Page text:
Writers often ask me WHEN they should follow up on their submissions, but rarely HOW they should do it … Well, like most things in this writing lark, there is not *set* way to follow up, but there are MULTIPLE wrong ways!
So, let’s say you’ve made submissions to agents, producers or filmmakers: perhaps you had read requests as a result of pitchfests at events like London Screenwriters’ Festival, or maybe you hustled them up yourself via querying. Well done!
But … it’s been a while now. And you haven’t heard anything. So when is the WRITE (arf) time to follow up? And HOW do you do that without coming off as desperate, weird, annoying or something else suitably UNalluring??
Well, check out these 5 ways on how NOT to do it …
1) Follow up TOO SOON
Realise this. Agents, producers and filmmakers have their EXISTING obligations to work on BEFORE their *potential* stuff. This means submissions are always going to be lower end of their pile. On this basis, it is far better to wait 6-12 weeks MINIMUM before you follow up on any submission you make. That’s right: 6-12 weeks!!! So don’t get your knickers in a knot and bother them before this point. (As far as generalisations go, agents prefer 12 weeks in my experience.)
2) Follow up TOO LATE
Don’t leave it so late the agent, producer or filmmaker will have forgotten all about you – or worse, moved on to another company!! It’s your RIGHT to follow up on your submission. Once the 6-12 weeks is up after the initial submission period, sending a politely worded, concise email about the progress of your script is absolutely fine.
3) Badger them with repeat follow-up emails
Things happen. Sometimes your submission will get lost in cyberspace; or that person you submitted to may get waylaid, or will move on or get fired unexpectedly; or s/he will simply dodge you and never reply. Sending email after email demanding a reply will do nothing for you or your career other than make you look difficult. If you don’t get a reply in the first instance, a second email approximately two weeks later might prompt them to get back to you with a progress update if they’re going to. At a push, a third two weeks after that may bring you some success. NEVER, EVER, send more than 3. And never within the same week. MORE: When is a rejection a rejection if I don’t hear anything?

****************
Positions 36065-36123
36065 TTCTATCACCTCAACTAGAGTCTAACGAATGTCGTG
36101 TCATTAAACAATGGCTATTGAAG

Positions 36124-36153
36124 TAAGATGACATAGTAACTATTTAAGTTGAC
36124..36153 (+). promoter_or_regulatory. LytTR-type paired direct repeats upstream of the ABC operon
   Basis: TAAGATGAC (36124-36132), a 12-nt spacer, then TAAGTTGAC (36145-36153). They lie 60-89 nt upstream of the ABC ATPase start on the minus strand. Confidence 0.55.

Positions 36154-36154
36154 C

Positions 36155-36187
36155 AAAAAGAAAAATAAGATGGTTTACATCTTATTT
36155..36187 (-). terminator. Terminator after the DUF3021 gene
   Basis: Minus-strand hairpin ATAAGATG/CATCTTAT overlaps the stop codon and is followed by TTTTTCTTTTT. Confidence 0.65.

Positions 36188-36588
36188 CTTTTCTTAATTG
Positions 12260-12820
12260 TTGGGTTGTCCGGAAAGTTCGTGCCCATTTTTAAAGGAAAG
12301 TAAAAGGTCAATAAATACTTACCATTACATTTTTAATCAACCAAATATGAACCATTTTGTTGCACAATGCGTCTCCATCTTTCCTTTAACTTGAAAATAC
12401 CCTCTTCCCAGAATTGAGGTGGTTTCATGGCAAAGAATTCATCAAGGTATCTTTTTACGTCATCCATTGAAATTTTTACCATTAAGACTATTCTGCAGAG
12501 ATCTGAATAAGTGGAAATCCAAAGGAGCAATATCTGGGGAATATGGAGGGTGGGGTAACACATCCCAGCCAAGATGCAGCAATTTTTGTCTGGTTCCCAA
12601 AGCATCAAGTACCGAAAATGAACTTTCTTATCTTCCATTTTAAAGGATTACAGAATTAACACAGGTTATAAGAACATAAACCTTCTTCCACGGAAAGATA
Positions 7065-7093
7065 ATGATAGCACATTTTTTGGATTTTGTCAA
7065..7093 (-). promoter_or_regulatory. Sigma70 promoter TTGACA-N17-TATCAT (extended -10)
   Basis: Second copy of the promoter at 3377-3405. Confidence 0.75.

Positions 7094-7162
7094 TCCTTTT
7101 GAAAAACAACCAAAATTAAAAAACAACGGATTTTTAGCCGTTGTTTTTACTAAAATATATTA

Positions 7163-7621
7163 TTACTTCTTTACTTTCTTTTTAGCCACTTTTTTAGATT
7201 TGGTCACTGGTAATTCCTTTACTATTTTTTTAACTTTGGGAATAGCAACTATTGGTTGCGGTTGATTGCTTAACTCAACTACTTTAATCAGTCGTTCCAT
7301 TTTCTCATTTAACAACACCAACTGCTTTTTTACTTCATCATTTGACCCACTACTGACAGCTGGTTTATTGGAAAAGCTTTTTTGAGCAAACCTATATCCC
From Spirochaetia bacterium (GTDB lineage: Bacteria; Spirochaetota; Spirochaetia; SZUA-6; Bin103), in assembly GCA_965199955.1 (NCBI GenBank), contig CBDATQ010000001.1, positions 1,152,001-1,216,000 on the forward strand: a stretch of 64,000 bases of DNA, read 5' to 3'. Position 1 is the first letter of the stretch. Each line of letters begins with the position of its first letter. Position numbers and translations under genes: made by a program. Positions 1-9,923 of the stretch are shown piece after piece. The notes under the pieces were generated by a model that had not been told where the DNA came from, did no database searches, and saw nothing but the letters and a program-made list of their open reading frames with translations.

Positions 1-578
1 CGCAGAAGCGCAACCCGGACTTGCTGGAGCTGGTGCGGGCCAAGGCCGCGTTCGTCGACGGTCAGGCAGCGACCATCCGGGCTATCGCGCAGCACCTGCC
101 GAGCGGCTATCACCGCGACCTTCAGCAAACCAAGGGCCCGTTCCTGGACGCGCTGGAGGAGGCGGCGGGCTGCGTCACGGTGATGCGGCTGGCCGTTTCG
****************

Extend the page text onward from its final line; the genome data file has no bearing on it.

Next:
4) Drop by the office
This is never cool. I’ve lost count of the number of times I’ve heard from agent friends in particular (or read their timelines on Twitter) where they’ve complained about writers dropping by unannounced. You might think this makes you seem dynamic and friendly, but all they feel is put on the spot and hassled … Because, you guessed it, they have their existing work to do before dealing with your follow up.
5) Remind them when you meet them at events
Meeting agents, producers, directors and other creatives at events like film festivals, book signings, pitchfests and so on is a GREAT way to widen your contacts and improve your chances of getting your work read. But it’s a very, very bad strategy to do something like this:
CREATIVE: Hi, nice to meet you.
WRITER: Oh hi! I submitted my screenplay to you last year.
CREATIVE (Smile freezes): Well, I DO get a lot of screenplays …
WRITER: Yup, I guessed that. You never replied.
CREATIVE: Sorry about that.
WRITER: It was called [TITLE], maybe you remember it?
CREATIVE: Erm …
Putting an industry pro on the backfoot is never a good idea. It smells of revenge tactics and even if it isn’t, the creative in question is very likely to perceive it as such (and if it IS a revenge tactic? It might make you feel good for the thirty seconds of the meeting, but believe me, it won’t last!).
Don’t ever forget the industry is a VERY small pond and everyone knows each other … Agents, producers, directors and other creatives TALK!!
CONCLUDING: Your reputation as a writer is entirely in your hands – and may often precede you. Make sure it’s for GOOD reasons. Yes, some agents, producers and filmmakers are plain RUDE – but let them have to deal with the consequences of that for themselves. You focus on your own game and be *the* writer everyone likes, respects and wants to work with.
- More articles by Lucy V. Hay
- Balls of Steel: The Executive – He’s Just Not That Into You
- Breaking & Entering: Dealing with Rejection
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